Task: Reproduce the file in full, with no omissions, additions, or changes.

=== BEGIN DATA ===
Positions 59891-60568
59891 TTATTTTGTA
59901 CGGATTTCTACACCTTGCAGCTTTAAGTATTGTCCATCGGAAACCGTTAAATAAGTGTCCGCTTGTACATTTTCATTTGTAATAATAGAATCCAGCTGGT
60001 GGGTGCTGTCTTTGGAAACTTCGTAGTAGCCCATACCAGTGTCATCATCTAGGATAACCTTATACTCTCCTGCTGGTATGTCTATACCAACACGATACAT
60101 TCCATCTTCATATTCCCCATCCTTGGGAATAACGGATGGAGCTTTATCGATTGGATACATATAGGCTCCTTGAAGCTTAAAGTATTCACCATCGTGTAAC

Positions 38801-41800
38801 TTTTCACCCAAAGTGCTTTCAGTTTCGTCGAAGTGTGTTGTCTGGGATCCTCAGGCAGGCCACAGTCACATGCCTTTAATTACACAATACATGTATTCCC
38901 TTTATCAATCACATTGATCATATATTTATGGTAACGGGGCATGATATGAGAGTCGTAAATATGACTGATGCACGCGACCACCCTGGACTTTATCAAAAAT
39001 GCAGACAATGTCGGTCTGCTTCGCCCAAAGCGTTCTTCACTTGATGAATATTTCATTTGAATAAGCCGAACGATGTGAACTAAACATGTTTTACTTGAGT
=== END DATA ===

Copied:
Positions 59891-60568
59891 TTATTTTGTA
59901 CGGATTTCTACACCTTGCAGCTTTAAGTATTGTCCATCGGAAACCGTTAAATAAGTGTCCGCTTGTACATTTTCATTTGTAATAATAGAATCCAGCTGGT
60001 GGGTGCTGTCTTTGGAAACTTCGTAGTAGCCCATACCAGTGTCATCATCTAGGATAACCTTATACTCTCCTGCTGGTATGTCTATACCAACACGATACAT
60101 TCCATCTTCATATTCCCCATCCTTGGGAATAACGGATGGAGCTTTATCGATTGGATACATATAGGCTCCTTGAAGCTTAAAGTATTCACCATCGTGTAAC

Positions 38801-41800
38801 TTTTCACCCAAAGTGCTTTCAGTTTCGTCGAAGTGTGTTGTCTGGGATCCTCAGGCAGGCCACAGTCACATGCCTTTAATTACACAATACATGTATTCCC
38901 TTTATCAATCACATTGATCATATATTTATGGTAACGGGGCATGATATGAGAGTCGTAAATATGACTGATGCACGCGACCACCCTGGACTTTATCAAAAAT
39001 GCAGACAATGTCGGTCTGCTTCGCCCAAAGCGTTCTTCACTTGATGAATATTTCATTTGAATAAGCCGAACGATGTGAACTAAACATGTTTTACTTGAGT